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Armed Services YMCA in Oak Harbor closing

Butch Laurion, the director of Armed Services YMCA, speaks to a student at the center. The center is closing after offering child care to the community for 22 years. - Jessie Stensland / Whidbey News-Times
Butch Laurion, the director of Armed Services YMCA, speaks to a student at the center. The center is closing after offering child care to the community for 22 years.
— image credit: Jessie Stensland / Whidbey News-Times

Soon, the laughter and chatter of children will no longer fill the classrooms and the playground of Whidbey Island Armed Services YMCA.

An estimated 3,000 children learned, played and made friends inside the old building in Oak Harbor over two decades.

Alumnus of the preschool and kindergarten programs include a recent national spelling bee champion, local sports heroes and many college graduates.

“There’s a lot of history here in this building,” said Kathy Laurion, who works as a teacher, bus driver and food program supervisor.

“A lot. It’s sad to see this go.”

 

THE FACILITY is closing this month after providing affordable child care to military and civilian families for 22 years.

The closure means dozens of families have to find alternative child care, five members of the teaching staff are losing their jobs and another building will sit empty on Pioneer Way.

Butch Laurion, the director of the facility and husband to Kathy, said a number of factors led the Armed Services YMCA of the USA organization to close the facility in Oak Harbor.

The big issue, he said, is that it’s the only Armed Services YMCA facility that’s not on a military base and the national nonprofit organization wants to get out of the property-owning business.

 

LAURION SAID said running the program was a wonderful experience and he is sad to see it come to an end.

“It’s going to be very hard to walk away,” he said. “It’s been a definite labor of love for everyone who’s been in the program over the last 22 years.”

The last kindergarten and preschool classes graduated last week. It was the last time Laurion would recite a short platitude to parents about how making a difference in a child’s life is more important that riches or success.

It’s a belief he holds close to his heart.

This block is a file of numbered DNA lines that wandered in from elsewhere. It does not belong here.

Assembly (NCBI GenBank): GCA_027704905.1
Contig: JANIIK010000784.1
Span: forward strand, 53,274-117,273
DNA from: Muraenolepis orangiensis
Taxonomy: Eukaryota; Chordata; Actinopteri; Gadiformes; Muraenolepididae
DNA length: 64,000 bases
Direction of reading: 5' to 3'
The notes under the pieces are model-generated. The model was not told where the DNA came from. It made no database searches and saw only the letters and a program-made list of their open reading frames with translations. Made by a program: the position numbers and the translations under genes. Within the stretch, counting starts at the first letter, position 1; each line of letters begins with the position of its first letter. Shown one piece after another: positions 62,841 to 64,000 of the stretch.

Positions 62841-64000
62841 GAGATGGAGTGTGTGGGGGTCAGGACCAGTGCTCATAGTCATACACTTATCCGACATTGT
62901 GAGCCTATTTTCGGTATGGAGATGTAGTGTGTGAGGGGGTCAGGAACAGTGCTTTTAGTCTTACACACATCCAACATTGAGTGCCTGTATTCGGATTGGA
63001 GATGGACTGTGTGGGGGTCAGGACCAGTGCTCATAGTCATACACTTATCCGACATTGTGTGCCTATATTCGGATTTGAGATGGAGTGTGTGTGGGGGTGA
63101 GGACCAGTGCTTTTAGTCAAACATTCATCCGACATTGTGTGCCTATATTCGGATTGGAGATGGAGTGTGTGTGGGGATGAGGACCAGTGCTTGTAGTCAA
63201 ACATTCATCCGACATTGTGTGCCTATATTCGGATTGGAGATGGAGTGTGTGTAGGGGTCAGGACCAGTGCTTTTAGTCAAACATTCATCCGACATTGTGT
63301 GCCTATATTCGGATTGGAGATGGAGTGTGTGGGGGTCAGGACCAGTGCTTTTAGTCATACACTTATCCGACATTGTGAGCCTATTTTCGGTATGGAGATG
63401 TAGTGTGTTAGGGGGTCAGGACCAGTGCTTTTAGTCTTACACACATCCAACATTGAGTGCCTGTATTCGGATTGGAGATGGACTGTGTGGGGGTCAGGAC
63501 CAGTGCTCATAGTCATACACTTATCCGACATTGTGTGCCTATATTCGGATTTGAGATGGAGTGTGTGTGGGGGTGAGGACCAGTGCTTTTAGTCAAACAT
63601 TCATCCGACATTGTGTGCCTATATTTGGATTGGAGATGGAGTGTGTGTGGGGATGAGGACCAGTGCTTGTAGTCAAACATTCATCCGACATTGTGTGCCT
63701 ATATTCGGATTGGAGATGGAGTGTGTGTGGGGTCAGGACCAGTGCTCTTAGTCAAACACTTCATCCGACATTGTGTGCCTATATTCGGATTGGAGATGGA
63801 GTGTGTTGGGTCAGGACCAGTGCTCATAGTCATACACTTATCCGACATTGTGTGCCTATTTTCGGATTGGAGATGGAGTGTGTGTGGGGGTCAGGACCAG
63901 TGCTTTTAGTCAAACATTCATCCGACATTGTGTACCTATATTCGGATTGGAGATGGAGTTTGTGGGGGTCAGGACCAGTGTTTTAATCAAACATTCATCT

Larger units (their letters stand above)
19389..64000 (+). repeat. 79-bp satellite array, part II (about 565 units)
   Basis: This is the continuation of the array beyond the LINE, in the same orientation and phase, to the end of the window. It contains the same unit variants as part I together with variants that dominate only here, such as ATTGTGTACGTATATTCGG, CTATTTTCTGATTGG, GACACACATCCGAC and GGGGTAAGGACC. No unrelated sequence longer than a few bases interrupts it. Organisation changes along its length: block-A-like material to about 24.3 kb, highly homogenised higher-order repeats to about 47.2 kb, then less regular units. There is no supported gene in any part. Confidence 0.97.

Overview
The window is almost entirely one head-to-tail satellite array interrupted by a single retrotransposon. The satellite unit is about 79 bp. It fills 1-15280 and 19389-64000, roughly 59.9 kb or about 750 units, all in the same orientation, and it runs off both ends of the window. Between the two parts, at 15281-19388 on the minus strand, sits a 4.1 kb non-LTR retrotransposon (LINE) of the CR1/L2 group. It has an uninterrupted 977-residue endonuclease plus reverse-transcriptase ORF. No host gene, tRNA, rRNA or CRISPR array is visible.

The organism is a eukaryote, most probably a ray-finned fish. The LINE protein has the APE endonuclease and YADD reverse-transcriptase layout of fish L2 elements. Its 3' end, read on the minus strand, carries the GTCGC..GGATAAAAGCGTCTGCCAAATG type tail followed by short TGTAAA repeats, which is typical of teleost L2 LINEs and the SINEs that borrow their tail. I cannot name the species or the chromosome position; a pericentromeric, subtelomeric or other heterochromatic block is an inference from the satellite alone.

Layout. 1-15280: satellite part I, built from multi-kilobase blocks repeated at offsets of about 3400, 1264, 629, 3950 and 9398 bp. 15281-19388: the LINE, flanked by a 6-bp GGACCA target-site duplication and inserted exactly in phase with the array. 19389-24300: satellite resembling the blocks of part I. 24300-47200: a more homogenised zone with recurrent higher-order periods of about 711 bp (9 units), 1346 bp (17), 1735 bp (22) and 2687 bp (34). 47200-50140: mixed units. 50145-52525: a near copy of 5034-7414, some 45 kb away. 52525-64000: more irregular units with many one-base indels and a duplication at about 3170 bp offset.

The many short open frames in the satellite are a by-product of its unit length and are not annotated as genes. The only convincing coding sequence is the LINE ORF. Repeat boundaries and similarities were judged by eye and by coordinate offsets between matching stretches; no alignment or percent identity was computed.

“It’s been a wonderful, exhilarating experience,” he said.

“They become part of your family.”

 

LAURION TRACES the facility’s beginning to the late 1940s, when a USO was opened in the building that now houses the Casual House.

He said the USO moved a few years later to the building that is currently the Montessori. Then the current facility on Pioneer Way was built in 1968.

In 1977, the Armed Services YMCA of the USA purchased 12 USO buildings, including the one in Oak Harbor. In 1984, the Armed Services YMCA separated from the YMCA and was officially recognized as a part of the Department of Defense, according to the Armed Services YMCA website.

 

IN 1991 Laurion was hired as a consultant to help the struggling branch with its finances. He was hired as director the following year.

The facility’s focus was on creating special events for single sailors, but Laurion determined that the events were neither popular nor financially feasible.

He said he saw promise in a child-care program started at a church in 1991 to offer relief to the Navy’s child-care facility, which had a one-year waiting list at the time.

Laurion brought the child care into the Armed Services YMCA building after it was remodeled into classrooms.

Under Laurion’s leadership, an all-day kindergarten was begun, as well as before-school and after-school care and a summer program for older kids.

Child care at the Armed Services YMCA was affordable. Current cost is $385 a month for full-time care.

 

THE CHILD-CARE program earned state and national awards for excellence, said Laurion. It was repeatedly named Best Child Care in the Best of Whidbey contest.

“For Oak Harbor families, the closure makes it more difficult for them to find a quality, loving child-care environment for a reasonable price,” he said.

Armed Services YMCA’s mission is to help sailors who are “E-5 and below,” which are petty officers second class and below, said Laurion, adding the branch was fulfilling the mission early on, when more than 80 percent of the children were from military families.

At its peak enrollment, approximately 100 children were attending the school; currently there are 51.

Nowadays, only a third of the families are military.

“That doesn’t fit our mission,” he said, explaining that it’s another reason the facility is being shuttered.

The building, which sits on a prime piece of Pioneer Way real estate, is up for sale. It’s estimated value is $750,000.

Community Events, April 2014

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